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A new study verifies the safety of single-procedure breast lift surgery with augmentation

While not without risk, the “two-for-one” approach of combining breast lift surgery (mastopexy) and breast augmentation with implants can be as safe as single-procedure surgery, according to Plastic and Reconstructive Surgery.

“With appropriate patient selection and a carefully planned operative approach, our data demonstrates a one-stage procedure can be safely performed with acceptable complication and reoperation rates,” states Michael Bradley Calobrace, MD, who, with colleagues, authored the study.

The “twofer” strategy can resolve a multitude of breast issues, from those caused by diseases such as cancer to age-related sagging exacerbated by childbirth, genetics, stretch marks, and weight gain or loss. And whether the reasons are cosmetic or reconstructive, combining the two procedures can make sense. Not only is there less scarring and removal of skin but the implant helps fills out the breast and improves its overall appearance.

Along with avoiding the risk of two surgeries and dealing with potentially disappointing results between procedures, the combined approach is also less expensive. Best of all perhaps, recuperation time is about the same as if either procedure was performed by itself.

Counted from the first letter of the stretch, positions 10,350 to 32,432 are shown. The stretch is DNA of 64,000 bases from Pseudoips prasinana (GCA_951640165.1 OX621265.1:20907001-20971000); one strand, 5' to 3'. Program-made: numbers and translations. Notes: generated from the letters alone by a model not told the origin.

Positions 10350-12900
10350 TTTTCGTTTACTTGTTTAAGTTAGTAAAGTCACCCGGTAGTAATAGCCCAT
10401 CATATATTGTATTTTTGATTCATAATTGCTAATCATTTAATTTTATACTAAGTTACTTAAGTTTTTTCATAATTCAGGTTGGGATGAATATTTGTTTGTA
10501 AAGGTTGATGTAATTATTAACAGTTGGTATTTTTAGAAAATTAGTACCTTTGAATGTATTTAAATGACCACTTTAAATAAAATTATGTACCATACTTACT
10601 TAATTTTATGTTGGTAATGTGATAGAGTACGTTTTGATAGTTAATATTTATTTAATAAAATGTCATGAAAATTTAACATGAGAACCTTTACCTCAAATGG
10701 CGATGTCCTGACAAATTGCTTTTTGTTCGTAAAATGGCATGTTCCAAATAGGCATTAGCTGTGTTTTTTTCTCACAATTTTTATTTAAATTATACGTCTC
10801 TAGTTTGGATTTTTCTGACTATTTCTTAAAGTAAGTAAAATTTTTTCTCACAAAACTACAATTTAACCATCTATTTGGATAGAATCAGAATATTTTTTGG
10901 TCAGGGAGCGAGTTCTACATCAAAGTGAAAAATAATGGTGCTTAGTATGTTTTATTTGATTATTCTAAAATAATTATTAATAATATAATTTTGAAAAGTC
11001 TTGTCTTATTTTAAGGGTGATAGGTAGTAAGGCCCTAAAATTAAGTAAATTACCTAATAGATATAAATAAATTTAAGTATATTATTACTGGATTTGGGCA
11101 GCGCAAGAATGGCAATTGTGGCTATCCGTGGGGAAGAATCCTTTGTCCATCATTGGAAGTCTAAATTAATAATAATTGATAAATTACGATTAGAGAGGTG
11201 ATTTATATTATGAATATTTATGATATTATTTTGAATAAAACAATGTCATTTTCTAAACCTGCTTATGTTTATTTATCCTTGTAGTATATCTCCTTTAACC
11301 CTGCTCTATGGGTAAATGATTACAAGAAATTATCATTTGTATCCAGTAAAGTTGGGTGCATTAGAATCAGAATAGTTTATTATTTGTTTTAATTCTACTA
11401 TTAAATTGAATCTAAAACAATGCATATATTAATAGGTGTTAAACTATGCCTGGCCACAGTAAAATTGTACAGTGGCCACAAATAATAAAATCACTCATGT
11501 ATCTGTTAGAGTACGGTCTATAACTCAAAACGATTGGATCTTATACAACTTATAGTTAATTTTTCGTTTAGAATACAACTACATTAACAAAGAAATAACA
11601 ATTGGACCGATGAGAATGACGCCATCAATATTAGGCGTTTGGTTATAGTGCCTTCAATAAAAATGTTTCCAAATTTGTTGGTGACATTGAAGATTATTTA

However, the risk of complications and/or reoperation can be significant, especially for women undergoing the combination procedure as a secondary surgery to improve appearance or correct additional problems. Risks were far less for women with tissue-related problems, with the rate of reoperations being about the same as a single-surgery breast lift. And performing the two procedures in a single operation poses additional technical challenges to the plastic surgeon, according to the article.

The study concluded that risks are about the same as if the two procedures were performed separately. And patients are asking for the single-surgery combo: “In our experience, [they] overwhelmingly prefer not to undergo a staged procedure and rather have the augmentation and mastopexy concurrently,” Dr. Calobrace and coauthors write.

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